Growing up in the turbulent 1960s, I understood racism to mean hating others simply because of the color of their skin. The KKK comes to mind. Consulting Wikipedia, I read that racism is defined as believing one race is superior to another.
Both definitions bring me to CNN host Chris Cuomo’s recent charge that a troll he walked past called him “Fredo,” and Cuomo sees that as not only a pejorative term, but also racist.
Wait — what?
Fredo, of course, is a character from Mario Puzo’s novel “The Godfather.” He is a pathetic figure insofar as he is the oldest son in a testosterone-fueled Italian crime family and the runt of the litter in more ways than one.
Cuomo has a right to be insulted by such a comparison. I probably would not recommend reacting to it as he did, but I have a measure of respect for him for standing up for himself. (Hey, maybe he was having a bad day — have you seen CNN’s ratings?)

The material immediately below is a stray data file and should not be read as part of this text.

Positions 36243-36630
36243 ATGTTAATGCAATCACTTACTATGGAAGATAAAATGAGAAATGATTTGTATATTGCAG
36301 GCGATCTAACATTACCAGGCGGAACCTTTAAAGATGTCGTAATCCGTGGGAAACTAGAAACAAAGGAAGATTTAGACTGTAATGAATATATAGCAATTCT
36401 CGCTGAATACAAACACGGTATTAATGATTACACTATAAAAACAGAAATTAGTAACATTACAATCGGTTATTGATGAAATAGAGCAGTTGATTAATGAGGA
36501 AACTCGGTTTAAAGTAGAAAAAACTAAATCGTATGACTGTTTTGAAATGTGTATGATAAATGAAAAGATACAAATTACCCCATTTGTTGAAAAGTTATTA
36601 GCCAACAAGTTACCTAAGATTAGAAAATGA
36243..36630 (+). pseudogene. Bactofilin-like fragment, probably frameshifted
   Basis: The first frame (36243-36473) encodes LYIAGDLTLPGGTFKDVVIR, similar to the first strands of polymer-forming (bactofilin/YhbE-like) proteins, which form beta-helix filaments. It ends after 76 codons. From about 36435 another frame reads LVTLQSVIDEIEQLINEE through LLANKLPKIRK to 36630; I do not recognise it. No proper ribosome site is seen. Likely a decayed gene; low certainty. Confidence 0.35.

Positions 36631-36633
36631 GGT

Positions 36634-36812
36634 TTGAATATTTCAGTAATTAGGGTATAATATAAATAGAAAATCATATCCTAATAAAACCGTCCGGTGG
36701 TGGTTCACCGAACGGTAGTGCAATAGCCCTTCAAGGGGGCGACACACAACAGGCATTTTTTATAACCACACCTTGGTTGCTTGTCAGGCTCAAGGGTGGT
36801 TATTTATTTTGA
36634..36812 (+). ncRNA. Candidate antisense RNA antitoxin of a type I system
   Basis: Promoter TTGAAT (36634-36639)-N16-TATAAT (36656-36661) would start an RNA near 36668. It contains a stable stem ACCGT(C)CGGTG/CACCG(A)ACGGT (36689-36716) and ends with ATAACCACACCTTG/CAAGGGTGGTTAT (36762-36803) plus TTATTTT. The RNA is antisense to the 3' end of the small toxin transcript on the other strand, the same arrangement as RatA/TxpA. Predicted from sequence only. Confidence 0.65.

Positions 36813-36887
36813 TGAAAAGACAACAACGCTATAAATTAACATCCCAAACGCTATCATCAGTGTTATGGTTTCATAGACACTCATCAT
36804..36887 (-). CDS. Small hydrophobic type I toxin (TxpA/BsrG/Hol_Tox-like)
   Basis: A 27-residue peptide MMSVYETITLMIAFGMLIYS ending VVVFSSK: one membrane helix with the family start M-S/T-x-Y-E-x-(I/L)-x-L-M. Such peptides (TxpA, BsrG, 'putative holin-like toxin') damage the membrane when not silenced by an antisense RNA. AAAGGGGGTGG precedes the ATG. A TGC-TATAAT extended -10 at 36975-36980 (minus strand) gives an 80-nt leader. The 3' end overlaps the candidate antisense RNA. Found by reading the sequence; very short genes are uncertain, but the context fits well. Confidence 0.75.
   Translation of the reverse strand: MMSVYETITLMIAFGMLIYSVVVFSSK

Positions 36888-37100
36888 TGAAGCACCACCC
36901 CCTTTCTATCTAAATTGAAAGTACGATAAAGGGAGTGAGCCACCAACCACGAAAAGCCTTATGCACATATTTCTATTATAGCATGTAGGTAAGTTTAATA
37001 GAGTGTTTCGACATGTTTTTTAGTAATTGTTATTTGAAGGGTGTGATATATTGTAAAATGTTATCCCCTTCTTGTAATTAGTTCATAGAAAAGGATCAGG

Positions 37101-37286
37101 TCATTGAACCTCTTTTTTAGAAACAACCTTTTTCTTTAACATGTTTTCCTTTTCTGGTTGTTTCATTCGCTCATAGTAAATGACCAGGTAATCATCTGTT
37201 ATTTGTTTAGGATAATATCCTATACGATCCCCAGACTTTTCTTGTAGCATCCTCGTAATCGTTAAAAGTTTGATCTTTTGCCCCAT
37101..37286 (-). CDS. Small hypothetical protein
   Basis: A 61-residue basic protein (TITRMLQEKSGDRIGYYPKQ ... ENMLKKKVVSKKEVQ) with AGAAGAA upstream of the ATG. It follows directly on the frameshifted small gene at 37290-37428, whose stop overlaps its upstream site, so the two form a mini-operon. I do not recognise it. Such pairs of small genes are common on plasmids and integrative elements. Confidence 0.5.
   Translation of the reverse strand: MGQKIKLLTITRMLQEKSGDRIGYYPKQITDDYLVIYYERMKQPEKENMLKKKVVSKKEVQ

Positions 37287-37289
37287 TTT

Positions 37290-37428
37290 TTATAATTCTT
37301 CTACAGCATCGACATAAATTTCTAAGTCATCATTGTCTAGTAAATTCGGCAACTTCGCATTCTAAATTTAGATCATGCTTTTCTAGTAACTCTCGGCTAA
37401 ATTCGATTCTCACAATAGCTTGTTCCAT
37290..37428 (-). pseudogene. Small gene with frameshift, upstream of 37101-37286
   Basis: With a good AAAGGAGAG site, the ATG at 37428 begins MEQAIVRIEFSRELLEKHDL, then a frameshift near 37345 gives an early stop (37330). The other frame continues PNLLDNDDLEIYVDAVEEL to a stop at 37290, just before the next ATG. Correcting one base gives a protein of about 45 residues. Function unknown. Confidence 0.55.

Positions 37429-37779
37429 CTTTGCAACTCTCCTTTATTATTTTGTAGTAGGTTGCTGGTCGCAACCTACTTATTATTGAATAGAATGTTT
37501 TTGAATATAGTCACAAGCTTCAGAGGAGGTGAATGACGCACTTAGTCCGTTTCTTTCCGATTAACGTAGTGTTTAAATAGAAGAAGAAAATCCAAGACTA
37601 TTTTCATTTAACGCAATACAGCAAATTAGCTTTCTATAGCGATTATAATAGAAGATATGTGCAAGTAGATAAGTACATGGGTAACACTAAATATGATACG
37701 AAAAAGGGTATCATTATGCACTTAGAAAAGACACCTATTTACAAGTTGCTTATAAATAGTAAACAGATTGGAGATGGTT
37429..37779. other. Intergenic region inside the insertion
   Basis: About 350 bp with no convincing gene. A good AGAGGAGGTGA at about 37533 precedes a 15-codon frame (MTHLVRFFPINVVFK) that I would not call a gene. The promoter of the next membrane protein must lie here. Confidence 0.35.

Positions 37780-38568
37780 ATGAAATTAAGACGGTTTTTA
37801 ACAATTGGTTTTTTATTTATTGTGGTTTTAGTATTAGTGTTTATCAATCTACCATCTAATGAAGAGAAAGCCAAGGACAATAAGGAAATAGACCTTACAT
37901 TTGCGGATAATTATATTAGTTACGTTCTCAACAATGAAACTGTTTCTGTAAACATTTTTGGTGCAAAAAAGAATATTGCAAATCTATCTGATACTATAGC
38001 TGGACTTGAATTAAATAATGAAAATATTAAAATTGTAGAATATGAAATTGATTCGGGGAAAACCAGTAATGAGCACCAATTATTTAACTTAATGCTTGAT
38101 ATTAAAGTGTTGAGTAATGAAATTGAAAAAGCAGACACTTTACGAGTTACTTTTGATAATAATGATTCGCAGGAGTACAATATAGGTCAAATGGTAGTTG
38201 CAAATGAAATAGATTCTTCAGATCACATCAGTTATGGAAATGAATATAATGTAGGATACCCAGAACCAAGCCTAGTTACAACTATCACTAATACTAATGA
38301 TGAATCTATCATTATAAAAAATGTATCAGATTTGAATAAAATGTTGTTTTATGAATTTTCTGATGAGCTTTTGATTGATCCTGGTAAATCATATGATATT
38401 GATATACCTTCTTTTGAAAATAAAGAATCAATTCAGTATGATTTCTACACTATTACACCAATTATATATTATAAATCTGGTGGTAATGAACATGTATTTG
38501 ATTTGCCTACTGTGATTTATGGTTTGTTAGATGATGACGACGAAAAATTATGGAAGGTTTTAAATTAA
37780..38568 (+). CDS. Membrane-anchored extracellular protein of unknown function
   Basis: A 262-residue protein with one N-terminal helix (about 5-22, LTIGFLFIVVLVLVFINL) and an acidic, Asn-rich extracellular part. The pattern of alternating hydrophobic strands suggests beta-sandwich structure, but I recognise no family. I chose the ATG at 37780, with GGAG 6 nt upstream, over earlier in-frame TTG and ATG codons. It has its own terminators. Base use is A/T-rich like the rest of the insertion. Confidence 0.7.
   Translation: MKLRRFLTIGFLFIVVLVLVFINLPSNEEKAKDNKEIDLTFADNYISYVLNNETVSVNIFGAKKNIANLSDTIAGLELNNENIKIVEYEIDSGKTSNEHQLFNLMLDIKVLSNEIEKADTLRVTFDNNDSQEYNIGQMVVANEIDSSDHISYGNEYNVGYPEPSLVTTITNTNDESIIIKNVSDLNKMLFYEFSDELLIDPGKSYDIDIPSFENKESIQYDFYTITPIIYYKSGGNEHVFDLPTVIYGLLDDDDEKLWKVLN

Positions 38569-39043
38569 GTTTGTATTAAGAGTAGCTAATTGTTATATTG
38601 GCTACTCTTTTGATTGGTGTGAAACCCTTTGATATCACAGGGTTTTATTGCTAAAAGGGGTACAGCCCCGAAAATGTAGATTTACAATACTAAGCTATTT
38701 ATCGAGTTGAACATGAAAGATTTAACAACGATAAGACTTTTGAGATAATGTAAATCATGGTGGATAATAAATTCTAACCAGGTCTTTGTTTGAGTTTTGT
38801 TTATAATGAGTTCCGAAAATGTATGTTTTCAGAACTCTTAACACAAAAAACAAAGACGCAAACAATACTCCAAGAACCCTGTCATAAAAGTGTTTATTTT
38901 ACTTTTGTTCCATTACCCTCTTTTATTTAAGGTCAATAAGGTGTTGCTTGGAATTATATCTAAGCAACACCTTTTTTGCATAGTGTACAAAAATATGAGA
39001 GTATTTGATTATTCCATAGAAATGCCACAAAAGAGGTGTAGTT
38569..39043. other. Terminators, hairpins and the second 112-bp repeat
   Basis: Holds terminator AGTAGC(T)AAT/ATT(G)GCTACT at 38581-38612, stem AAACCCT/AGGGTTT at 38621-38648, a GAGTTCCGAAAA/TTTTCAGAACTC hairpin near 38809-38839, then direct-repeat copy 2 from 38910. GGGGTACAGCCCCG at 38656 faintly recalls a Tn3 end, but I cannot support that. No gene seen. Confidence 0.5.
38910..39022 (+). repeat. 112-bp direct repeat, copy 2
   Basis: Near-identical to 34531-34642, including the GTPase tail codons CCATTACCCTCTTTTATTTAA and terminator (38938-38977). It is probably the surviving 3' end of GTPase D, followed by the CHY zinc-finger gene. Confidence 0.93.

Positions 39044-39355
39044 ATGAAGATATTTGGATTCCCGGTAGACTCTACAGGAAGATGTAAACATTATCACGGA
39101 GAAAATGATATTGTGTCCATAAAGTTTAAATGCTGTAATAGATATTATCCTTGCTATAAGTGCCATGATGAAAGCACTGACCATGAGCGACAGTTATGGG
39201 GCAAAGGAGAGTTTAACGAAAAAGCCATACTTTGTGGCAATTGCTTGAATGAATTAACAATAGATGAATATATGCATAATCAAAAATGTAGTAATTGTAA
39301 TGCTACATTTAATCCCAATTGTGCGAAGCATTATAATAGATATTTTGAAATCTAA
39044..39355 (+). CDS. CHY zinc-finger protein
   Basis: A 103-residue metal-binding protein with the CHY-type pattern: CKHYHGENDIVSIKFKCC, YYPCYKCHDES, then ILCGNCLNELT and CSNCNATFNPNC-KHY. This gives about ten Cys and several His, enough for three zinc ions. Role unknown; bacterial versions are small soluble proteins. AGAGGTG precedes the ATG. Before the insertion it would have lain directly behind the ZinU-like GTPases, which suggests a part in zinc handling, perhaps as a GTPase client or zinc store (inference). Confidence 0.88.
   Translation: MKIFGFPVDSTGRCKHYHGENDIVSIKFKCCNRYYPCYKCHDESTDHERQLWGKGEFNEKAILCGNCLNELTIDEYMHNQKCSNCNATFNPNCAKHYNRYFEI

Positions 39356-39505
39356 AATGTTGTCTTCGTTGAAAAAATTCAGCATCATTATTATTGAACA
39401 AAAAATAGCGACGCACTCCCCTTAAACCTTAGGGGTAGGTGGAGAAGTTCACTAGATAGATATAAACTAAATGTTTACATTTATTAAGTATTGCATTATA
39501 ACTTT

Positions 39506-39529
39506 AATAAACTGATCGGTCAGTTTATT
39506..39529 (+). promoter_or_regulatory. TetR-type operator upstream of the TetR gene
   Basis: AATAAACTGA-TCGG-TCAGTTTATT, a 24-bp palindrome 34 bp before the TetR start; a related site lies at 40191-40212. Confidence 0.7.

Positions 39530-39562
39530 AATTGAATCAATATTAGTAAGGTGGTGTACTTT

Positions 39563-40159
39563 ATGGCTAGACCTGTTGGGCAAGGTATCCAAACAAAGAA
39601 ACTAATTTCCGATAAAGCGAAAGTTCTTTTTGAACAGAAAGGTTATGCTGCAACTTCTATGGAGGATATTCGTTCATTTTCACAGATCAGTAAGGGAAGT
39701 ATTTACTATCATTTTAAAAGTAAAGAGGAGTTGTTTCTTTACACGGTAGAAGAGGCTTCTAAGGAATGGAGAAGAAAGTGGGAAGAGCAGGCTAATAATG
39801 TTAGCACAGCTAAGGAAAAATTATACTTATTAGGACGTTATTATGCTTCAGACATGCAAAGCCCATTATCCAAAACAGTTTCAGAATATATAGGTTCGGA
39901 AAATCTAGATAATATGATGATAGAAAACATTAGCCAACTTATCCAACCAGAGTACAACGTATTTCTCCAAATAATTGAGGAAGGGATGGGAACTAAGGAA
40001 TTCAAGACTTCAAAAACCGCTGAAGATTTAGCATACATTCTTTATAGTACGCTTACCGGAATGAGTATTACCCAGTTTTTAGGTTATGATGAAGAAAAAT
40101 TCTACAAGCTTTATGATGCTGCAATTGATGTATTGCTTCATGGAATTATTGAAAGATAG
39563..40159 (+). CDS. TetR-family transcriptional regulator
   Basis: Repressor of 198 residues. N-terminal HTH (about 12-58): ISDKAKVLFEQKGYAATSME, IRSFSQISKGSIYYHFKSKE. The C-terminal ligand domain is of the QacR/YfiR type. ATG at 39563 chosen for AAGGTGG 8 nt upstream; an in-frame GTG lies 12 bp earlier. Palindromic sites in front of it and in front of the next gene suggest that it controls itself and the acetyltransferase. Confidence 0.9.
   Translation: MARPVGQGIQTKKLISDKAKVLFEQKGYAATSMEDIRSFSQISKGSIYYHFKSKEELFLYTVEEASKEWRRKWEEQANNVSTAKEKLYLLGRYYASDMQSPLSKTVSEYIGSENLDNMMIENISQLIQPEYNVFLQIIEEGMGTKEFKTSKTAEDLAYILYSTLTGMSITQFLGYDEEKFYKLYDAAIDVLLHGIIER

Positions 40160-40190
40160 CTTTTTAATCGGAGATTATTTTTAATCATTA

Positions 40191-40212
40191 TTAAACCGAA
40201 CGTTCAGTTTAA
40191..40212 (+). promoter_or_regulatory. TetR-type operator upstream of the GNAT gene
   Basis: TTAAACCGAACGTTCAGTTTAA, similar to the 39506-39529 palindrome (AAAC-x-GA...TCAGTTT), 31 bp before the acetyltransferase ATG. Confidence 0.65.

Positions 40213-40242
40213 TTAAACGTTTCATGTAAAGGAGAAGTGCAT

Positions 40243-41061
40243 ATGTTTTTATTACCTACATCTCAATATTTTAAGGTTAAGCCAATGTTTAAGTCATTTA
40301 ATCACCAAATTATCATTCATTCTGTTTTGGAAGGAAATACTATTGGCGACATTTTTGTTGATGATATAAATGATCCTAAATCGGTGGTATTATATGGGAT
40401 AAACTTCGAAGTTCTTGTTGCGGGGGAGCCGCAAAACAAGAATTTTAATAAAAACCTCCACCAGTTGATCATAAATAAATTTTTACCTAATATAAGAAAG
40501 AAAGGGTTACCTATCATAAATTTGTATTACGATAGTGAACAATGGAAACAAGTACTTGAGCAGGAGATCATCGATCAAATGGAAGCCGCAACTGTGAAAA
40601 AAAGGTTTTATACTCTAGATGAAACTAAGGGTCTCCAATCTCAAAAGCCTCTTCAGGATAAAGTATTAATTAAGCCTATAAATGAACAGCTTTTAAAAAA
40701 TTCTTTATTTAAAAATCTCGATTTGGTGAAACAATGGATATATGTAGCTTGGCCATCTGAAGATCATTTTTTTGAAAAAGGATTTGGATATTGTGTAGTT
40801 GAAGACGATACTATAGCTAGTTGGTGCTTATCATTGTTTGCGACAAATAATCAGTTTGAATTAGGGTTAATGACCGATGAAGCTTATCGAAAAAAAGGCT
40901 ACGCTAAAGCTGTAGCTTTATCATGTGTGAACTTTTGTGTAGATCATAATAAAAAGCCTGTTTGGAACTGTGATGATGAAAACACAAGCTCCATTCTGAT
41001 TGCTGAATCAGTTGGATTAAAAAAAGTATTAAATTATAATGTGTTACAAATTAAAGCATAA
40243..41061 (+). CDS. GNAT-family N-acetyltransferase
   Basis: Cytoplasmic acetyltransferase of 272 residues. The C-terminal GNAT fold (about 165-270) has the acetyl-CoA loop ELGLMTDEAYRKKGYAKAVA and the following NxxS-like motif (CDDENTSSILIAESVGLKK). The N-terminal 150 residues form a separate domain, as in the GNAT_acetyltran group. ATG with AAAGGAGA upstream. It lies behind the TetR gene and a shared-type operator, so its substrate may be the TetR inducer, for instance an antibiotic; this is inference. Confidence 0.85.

Where Cuomo crossed the line is claiming the use of the name Fredo is racist. For starters, Italians are not a race but an ethnicity. But even if the definition were broadened, I fail to see the connection. To be racist, one has to tout one race or ethnicity over another. Where is the touting? There is none. Fredo is a loser and his brothers’ psychopathic murderers. See, no touting. There is solid dysfunction from beginning to end.
This is not a game of semantics. Words, insults included, are being bandied about with reckless abandon by TV talking heads, major newspapers and social media. Much of it is rooted in nothing deeper than “I disagree with you.”
We are doing exactly that with the word racist. We use it too much — a disservice to those who have actually faced it. To devalue its true meaning would be sad. We have already done it to the word fascism, an ugly ideology marrying extreme nationalism and socialism.